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NEWS STORIES

You may soon be allowed to keep Submitted: 07/22/2013
Story By Lyndsey Stemm


RHINELANDER - You may already grow your own vegetables, but people in Rhinelander could soon also raise their own chickens. The city's Protection of Persons and Property Committee met today to consider just that.

The committee heard a proposal to allow backyard chickens within the city limits. If they approve, the full city council will vote on weather to adopt the ordinance.

Rhinelander resident Jen VanOrder made the proposal. She also submitted examples of regulations that other cities use.

"It's pretty basic, common sense stuff. They have to have an adequate shelter; it has to be kept sanitary and clean. Obviously the rule is no roosters; you don't need roosters to have egg production. You are only allowed four hens and you have to get a license from the city," says VanOrder.

Fire Chief Terry Williams will work with VanOrder to fine-tune the regulations they'll propose to the city. They'll bring it back up with the PPP committee next month, and then the full council can vote.

Sue Schneider lives just outside of Rhinelander in Pine Lake. She's been raising chickens for years.

She understands concerns people might have about their neighbors keeping chickens, but says hers have never had a problem.

"They're easy to keep clean; shovel out their cook, you know, once a month and that keeps down any odor or anything like that. As far as taking care of them, that is always a possibility. They need to be watered and fed every day. But like I said, it only takes five minutes," says Schneider.

We asked our Facebook friends what they thought. There were a few people who were not crazy about the idea. They worried about cleanliness and people not taking proper care of the chickens. But most people said if their neighbors followed the rules they wouldn't mind. Some even said they thought it was a good idea.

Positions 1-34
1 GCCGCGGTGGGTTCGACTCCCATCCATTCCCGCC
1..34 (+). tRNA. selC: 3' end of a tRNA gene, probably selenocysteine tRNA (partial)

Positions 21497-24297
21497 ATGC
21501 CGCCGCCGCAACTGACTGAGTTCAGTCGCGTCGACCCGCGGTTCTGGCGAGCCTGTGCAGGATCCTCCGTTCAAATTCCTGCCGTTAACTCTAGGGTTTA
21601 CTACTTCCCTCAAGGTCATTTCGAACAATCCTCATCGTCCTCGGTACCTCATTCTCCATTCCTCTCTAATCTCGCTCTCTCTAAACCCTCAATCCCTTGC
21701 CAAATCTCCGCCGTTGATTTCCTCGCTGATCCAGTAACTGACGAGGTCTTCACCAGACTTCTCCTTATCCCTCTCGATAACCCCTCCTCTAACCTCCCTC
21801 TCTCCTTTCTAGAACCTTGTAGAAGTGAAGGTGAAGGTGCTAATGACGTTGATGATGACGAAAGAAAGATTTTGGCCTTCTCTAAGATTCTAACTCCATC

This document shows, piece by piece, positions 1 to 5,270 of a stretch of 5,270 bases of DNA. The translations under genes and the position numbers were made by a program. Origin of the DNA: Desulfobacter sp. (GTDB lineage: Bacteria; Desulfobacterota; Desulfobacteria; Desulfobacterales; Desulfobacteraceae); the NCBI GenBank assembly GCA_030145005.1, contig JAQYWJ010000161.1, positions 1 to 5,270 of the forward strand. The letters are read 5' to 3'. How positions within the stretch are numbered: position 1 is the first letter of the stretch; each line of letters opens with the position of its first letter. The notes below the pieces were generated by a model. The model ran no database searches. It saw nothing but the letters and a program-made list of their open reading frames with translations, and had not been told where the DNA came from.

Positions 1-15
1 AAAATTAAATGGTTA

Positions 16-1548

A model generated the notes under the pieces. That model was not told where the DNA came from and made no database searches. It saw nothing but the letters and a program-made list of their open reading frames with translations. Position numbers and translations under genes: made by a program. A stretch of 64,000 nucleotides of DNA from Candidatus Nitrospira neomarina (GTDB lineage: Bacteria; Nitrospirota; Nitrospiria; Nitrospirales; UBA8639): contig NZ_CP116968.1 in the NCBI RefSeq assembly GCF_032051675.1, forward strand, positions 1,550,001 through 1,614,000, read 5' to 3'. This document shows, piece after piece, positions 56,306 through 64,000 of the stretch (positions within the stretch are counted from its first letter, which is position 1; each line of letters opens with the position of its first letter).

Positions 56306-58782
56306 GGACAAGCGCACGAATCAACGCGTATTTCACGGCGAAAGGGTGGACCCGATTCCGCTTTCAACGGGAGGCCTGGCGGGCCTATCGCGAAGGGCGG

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Man found guilty of murdering parentsSubmitted: 10/01/2014

IRON RIVER, WISCONSIN - An Iron River, Wisconsin man admits to killing his parents last winter.

45 year old Jim Crain Jr. pleaded guilty in Bayfield County to two counts of second-degree intentional homicide.

The state is recommending 15 to 20 years in prison on each count.

Crain was accused of killing his parents, 79 year old James Crain and 76 year old Eunice Crain.

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Money wanted for education campaign on voter identificationSubmitted: 10/01/2014

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The Wisconsin state elections board wants to spend about $460,000 to educate residents over the next five weeks.

The Government Accountability Board wants state Legislature to make money available.

It would be used for an education campaign on television, radio, and the internet.

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Firefighters practice rescue in sewerSubmitted: 09/30/2014

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RHINELANDER - Firefighters need to practice rescue techniques so they can stay safe when responding to real emergencies.

Members of the Rhinelander Fire Department spent Tuesday in a sewer to practice rescuing people in a tight space.

Click "play video" to see how and why they do it.

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Virgin Airlines lets some employees have unlimited holiday vacation days, experts say strategy won't work in Northwoods Submitted: 09/30/2014

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Nicolet Staffing branch manager Robert Erickson says with so many manufacturers in the Northwoods, that system isn't possible.

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Update-Inmate captured after failing to return to jailSubmitted: 09/30/2014

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The Marathon County Sheriff's department confirms inmate Tommie Rothenberger has been captured.

He was found in Waupaca County around 5:30 last night.

Rothenberger was let out of the Marathon County Jail Friday morning to go to school at Northcentral Technical College.

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UW-Marathon County issues voter IDs to students who need oneSubmitted: 09/30/2014

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UW-Marathon County is issuing voter IDs to students that don't have them.

Everyone in Wisconsin needs to have an ID to vote this fall.

The university started making the IDs Monday.

All UW schools will be issuing IDs to students who need one.

"The biggest reason that we're doing this is we really want our students to have that opportunity to vote," says Interim Assistant Campus Dean for Student Affairs and Enrollment Management at UW-Marathon County Carla Rabe. "Some of our students may not have the proper voter ID, and so for us to offer that opportunity to our students really just encourages them to really take the importance in voting."

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Wisconsin wetlands surround Scott Eshelman's property.

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